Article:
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Santander has announced it will be increasing rates across its range of savings products for new and existing customers. These changes will be implemented in the coming weeks in what will be a boon for savers amid the UK’s cost of living woes. The interest rate hikes have been announced shortly after the Bank of England’s decision to increase the UK’s base rate.
All savings products which are linked to the central bank’s base rate will receive a 0.50 percent interest rate boost.
This rate hike will come into effect on the savings linked accounts next month as of March 2, 2023.
Currently, the Santander products linked to the base rate are the Rate for Life and Good for Life savings accounts.
Furthermore, the bank is increasing interest rates that are not linked to the Bank of England’s base rate.
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This includes savings accounts which are paying between 0.55 percent to 0.60 percent from February 21, 2023.
Among the affected accounts include Santander’s Everyday Saver, Instant Saver, ISA Saver and the Easy ISA.
On top of this, Santander is also boosting the rates on their savings products for young people and those looking to get onto the property ladder.
New and existing customers with the bank will see the Junior ISA’s interest rate rise from 2.25 percent to 2.50 percent next month.
As of March 2, 2023, existing customers with the accounts listed below will receive the following interest rate hikes:
- Flexible Saver for Kids Account from 1.50 percent to 1.75 percent
- First Home Saver Account from 1.90 percent to 2.15 percent
- Help to Buy ISA from 1.90 percent to 2.15 percent.
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The bank has confirmed that any changes to interest rates not linked to the base rate will be communicated to customers directly.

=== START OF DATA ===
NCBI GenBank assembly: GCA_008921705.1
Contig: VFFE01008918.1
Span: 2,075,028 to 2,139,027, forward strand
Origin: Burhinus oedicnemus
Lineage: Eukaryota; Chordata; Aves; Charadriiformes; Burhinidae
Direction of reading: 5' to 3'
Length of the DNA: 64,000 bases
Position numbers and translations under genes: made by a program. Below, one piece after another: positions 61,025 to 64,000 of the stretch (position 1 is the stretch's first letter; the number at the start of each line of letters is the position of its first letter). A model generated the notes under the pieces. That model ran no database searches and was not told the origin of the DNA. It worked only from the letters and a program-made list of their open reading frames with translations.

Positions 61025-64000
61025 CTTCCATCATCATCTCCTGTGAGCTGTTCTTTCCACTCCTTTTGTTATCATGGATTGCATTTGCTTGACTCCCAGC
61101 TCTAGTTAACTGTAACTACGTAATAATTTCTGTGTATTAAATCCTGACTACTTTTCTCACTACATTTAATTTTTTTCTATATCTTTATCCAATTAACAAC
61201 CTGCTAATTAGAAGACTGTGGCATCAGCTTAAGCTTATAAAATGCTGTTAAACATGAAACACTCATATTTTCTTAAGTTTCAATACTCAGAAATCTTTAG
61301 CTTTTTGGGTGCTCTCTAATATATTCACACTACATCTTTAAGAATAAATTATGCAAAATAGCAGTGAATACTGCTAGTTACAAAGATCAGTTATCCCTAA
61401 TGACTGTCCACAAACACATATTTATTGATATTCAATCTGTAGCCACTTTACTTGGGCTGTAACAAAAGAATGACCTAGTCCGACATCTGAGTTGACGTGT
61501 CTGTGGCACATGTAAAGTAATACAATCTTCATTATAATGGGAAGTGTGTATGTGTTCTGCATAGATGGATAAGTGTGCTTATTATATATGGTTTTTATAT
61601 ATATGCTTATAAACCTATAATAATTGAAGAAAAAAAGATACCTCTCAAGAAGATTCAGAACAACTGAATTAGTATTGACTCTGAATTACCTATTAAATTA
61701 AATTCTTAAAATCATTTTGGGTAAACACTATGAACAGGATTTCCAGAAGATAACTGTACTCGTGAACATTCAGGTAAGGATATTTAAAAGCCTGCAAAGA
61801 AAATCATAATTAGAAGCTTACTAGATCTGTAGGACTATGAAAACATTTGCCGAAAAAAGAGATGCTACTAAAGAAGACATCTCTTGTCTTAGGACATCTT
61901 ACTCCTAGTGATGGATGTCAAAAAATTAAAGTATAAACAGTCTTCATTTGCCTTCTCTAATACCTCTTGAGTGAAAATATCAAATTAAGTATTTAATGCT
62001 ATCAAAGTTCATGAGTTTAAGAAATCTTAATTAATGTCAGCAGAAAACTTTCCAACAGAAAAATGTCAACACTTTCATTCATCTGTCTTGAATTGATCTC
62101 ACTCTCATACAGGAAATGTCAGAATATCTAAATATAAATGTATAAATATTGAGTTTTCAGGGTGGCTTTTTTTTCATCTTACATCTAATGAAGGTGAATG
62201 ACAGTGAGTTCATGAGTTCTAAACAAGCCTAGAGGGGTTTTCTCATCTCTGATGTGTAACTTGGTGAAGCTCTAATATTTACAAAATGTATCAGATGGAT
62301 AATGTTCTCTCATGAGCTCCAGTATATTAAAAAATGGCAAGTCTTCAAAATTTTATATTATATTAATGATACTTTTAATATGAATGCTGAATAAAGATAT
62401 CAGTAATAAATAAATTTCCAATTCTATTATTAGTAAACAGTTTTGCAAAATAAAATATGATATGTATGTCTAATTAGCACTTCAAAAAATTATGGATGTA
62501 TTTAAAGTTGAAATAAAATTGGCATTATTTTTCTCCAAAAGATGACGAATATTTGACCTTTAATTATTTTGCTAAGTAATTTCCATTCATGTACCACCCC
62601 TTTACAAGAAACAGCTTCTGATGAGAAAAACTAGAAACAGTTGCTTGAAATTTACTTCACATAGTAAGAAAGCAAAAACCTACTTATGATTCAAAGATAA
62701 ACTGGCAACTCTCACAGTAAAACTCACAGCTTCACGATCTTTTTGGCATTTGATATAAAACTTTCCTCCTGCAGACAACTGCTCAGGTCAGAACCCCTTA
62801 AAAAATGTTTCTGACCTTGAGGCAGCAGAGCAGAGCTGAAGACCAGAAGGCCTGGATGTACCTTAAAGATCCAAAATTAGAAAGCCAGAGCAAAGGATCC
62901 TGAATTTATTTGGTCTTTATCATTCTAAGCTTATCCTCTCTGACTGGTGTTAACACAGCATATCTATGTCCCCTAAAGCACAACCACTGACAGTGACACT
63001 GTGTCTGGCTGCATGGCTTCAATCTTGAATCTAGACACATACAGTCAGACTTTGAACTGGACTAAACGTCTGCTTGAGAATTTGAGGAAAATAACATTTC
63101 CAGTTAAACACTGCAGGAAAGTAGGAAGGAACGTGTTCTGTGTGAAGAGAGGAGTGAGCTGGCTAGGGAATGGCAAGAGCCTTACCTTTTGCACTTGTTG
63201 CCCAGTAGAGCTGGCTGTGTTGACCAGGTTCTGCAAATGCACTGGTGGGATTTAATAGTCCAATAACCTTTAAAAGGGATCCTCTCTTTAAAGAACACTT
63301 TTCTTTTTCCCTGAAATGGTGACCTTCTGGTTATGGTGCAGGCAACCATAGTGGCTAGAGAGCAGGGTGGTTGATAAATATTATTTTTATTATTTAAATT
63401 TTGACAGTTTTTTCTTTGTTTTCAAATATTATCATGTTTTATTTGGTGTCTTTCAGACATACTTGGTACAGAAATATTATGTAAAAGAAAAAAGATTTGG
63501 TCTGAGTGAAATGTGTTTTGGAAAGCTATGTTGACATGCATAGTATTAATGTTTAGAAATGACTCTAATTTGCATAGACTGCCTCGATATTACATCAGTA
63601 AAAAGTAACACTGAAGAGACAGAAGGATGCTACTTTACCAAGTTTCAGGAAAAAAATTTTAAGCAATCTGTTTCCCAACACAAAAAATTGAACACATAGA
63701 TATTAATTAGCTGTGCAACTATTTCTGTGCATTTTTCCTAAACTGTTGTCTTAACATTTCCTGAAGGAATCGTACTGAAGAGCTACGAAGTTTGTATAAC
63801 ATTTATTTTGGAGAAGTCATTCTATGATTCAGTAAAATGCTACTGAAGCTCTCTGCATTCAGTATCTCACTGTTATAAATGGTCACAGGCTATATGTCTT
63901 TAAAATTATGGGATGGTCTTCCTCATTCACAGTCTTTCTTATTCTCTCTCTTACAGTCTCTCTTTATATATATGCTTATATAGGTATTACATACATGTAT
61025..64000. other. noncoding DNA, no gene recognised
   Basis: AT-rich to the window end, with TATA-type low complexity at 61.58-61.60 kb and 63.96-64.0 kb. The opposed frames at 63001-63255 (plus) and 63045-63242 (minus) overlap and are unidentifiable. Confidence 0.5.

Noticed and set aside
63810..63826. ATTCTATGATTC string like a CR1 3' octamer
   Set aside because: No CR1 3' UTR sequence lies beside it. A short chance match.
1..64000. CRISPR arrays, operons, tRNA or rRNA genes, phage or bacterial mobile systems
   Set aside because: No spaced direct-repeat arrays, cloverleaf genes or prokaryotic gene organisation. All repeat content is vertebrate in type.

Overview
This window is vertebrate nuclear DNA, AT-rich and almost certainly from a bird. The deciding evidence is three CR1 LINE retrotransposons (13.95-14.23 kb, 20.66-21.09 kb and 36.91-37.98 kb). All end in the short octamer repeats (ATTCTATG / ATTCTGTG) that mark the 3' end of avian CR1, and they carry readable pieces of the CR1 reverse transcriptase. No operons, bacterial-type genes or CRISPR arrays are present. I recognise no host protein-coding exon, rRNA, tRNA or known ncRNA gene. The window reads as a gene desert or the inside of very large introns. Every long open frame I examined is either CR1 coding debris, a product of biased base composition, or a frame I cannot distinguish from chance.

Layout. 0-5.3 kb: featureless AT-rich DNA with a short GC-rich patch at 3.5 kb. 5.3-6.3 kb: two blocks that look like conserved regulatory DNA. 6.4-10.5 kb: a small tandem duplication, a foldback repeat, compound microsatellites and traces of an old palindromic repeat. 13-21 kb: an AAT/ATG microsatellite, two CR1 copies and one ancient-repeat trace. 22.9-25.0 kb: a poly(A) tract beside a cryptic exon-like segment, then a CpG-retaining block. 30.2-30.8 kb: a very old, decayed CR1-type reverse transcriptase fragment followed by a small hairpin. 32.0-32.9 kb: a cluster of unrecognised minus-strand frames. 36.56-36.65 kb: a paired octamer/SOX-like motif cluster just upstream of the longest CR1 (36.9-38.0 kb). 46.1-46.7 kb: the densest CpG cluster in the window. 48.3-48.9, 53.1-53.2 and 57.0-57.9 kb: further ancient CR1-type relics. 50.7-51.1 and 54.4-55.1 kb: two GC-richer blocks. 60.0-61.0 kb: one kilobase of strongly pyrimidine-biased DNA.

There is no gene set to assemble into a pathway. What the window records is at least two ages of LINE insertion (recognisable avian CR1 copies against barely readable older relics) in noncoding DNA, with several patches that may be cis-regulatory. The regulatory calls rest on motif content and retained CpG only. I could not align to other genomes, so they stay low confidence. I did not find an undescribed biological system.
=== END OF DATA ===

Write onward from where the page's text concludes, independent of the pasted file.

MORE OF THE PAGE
Earlier this week, the Bank of England raised the country’s base rate for the tenth consecutive time in the past year as it attempted to control the damage caused by inflation.
Now sitting at four percent, high street banks and building societies appear to be passing on this hiked rate to their customers.
However, some experts are warning savers may not get the full benefit on these interest rate increases in the immediate future.
Myron Jobson, a senior personal finance analyst at interactive investor, explained: “Higher interest rates do not always translate to higher savings rates.
“It could take months for the increase in interest rates to trickle through to savers – if at all. The acceleration in the frequency of rate rises has meant that some savings providers may still be catching up to past base rate rises.
“Put simply, you may get a better savings rate in the near future – but there are no guarantees.
“The amount you are looking to save could guide your decision. An uptick in savings rates could mean the difference between pennies and hundreds of pounds depending on how much you have to save.”